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December 26, 2009
Va-yiggash Ezekiel 37:15-28

Terms: Zadokite priest

Zadok was the high priest during the life of King David and Solomon (2 Sam. 20:25) (1 Kings 4:4) (1 Kings 4:2). During the rebellion of Absalom, Zadok gained great prominence. He and the Levites wished to accompany the fleeing David but the King begged them to remain at Jerusalem, where they could do him better service (II Sam. xv. 24-29;). Zadok and his contemporary, Abiathar acted as high priests (1 Chr. 15:11; 2 Sam. 15:24-29, 35, 36); but when Adonijah, another of David's sons rebelled against David and sought to secure the throne, Abiathar changed allegiences and supported him. Zadok remained faithful to David and ultimately became high priest. (1 Kings 2:27, 35; 1 Chr. 29:22). Zadok's descendents retained the high priesthood until the fall of Jerusalem.

Ezekial, son of Buzi, was a Zadokite priest who was deported to Babylon along with eight thousand other exiles in the year 593 B.C.E., prior to the siege and destruction of Jerusalem. He prophesied between 593-588 B.C.E. He settled in Tel Abib (Mount of the Flood), a city located on the river Chebar southeast of Babylon where he received his call to prophecy. It is interesting to note that Ezekiel was living in Babylon when he learned of the Temple's destruction. It is also interesting to note that the exile preceded the Temple's destruction.

Ezekiel's prophecies can be divided into two sections. Prior to the destruction of Jerusalem, his prophecies were directed against the Judeans who remained in the homeland. Immediately following its destruction, his prophecies changed to those offering spiritual consolation, national reunification and restoration of the religion of Israel. The Haftorah for Va-yiggash was written after he had learned of the Temple's destruction.

Ezekiel's ancestors achieved prominence when Israel was a unified undivided nation. His ancestors also witnessed the division of Israel into two kingdoms. Ezekiel lived during the time when what remained of his nation was a remanent of what it once had been. It is reasonable to think that his messsage would be one that fostered a desire to return to the homeland and for his broken people to be reunited. And so he speaks to us.

“And you O mortal take a stick and write on it”
“Of Judah and the Israelites associated with him; and take another stick and write on it,”
“Of Joseph-the stick of Ephraim-and all of the house of Israel associated with him” and bring them together so they become one stick”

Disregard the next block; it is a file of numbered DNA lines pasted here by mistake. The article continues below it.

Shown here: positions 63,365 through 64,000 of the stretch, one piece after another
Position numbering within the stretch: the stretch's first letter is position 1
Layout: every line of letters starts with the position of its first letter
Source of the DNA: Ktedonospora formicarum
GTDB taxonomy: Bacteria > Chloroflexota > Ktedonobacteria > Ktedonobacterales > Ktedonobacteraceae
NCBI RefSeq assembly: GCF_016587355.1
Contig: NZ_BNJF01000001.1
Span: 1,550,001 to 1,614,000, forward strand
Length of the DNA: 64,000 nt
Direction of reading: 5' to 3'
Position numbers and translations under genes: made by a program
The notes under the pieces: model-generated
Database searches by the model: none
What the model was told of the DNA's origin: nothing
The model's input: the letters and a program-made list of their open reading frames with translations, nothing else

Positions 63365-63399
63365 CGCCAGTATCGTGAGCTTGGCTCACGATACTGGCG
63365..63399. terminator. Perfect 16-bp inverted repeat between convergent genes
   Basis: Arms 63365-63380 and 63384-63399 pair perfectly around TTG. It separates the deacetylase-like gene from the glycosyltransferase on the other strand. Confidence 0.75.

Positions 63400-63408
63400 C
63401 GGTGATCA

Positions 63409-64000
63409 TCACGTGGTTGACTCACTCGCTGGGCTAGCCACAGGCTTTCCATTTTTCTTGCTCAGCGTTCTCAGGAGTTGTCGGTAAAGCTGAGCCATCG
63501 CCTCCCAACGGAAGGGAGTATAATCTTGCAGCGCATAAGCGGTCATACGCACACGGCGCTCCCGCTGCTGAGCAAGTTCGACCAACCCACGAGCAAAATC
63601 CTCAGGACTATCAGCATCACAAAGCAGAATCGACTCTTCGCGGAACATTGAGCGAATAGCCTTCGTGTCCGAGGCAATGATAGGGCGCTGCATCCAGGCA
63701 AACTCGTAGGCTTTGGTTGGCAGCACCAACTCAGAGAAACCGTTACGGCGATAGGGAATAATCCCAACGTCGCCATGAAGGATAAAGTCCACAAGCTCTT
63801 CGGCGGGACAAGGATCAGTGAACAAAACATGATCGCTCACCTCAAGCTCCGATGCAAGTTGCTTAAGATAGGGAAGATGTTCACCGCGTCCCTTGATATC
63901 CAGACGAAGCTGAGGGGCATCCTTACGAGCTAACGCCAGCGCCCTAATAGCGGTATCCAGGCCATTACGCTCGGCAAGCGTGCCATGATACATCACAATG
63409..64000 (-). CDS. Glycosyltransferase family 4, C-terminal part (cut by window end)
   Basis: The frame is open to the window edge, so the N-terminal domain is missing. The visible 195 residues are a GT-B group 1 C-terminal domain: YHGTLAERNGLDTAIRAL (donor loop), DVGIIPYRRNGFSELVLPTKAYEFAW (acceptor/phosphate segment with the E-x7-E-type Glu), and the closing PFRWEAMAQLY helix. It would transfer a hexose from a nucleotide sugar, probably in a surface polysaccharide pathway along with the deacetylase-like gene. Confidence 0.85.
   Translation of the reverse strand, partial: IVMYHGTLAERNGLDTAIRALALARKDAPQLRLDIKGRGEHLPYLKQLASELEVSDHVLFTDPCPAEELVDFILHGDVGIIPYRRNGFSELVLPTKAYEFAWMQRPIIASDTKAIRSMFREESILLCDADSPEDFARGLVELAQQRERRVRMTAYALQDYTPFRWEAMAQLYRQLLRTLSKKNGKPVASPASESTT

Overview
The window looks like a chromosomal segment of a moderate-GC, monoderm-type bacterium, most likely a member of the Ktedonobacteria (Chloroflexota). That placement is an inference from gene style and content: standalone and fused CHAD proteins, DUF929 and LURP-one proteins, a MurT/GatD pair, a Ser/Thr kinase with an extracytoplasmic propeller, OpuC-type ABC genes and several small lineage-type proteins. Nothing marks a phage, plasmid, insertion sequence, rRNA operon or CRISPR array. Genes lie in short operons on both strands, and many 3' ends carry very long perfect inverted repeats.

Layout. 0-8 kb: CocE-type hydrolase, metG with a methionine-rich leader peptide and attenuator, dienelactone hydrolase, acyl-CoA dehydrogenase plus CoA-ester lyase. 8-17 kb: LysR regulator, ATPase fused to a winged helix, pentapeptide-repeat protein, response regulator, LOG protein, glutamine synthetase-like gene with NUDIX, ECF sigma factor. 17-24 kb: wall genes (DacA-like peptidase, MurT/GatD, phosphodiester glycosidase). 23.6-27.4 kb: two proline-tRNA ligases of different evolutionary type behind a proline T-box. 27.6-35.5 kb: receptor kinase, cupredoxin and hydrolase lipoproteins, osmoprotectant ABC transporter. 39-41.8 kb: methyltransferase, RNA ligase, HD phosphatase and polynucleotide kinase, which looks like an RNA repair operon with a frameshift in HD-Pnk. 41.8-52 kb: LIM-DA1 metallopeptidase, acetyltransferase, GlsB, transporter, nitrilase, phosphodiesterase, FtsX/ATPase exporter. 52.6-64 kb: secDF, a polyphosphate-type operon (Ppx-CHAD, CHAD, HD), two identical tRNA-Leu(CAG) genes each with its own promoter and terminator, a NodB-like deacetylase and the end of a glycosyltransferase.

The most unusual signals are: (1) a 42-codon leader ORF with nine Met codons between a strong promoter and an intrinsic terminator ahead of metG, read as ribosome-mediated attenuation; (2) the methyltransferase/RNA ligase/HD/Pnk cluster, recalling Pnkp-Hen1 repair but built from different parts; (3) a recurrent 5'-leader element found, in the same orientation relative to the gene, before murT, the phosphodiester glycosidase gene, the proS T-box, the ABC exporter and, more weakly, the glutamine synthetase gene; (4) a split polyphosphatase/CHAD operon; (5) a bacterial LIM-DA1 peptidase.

It also makes sense that a priest would feel that restoration was dependent upon a national cleansing and purification. In order for return, redemption, and unification to occur, the people needed to turn to God, follow his rules, obey his laws, and cast off the forms of worship they had absorbed in exile.

Just as in the Torah Judah assumes the mantle of family leadership among his brothers and negotiates for the redemption of Benjamin. Just as Joseph's family is reunited in Egypt and shielded from a long and difficult famine; so too will our people be reunited in Israel as one stick, one people and God will once again make a covenant with them for all time.

Ezekiel's actions after the exile resonated with me and made me think of Herzl and Gandhi, and others who heard a voice, had a vision of what could occur and would not be silenced.

This week's Haftarah commentary was written by
Rabbi Charles Simon,
Executive Director of the FJMC and author of
"Building A Successful Volunteer Culture: Finding Meaning in Service in the Jewish" Jewish Lights Publishing
.

Translation of the Haftarah may be found here: http://www.jtsa.edu/PreBuilt/ParashahArchives/jpstext/

The FJMC weekly haftarah commentary is one of the few haftarah commentaries available on line. The USCJ through its Fuchsberg Center in Jerusalem has also been posting a weekly haftarah commentary for a number of years. We highly recommend it. If you are interested you can find a link on the left side of our weekly commentary and click through.

In 2003 the FJMC commissioned a Sefer Haftarah, a scroll consisting of all the Haftarot which follows the Haftarah order that appears in the USCJ and Rabbinical Assembly Torah translation and commentary Etz Hayim. The FJMC Sefer Haftarah visits a different synagogue in North America every week.This scroll contains vowels and cantillation and allows the haftarah reader to experience the Haftarah in a more personal way. FJMC also produces individual personalized Haftarot for those who wish to recognize a special occasion. Scrolls of Haftarot have been in use since the early middle ages.

Get a $6 discount per case on 25 or more cases of FJMC Yellow Candles when order is placed by December 31st, 2009. Save over $150!

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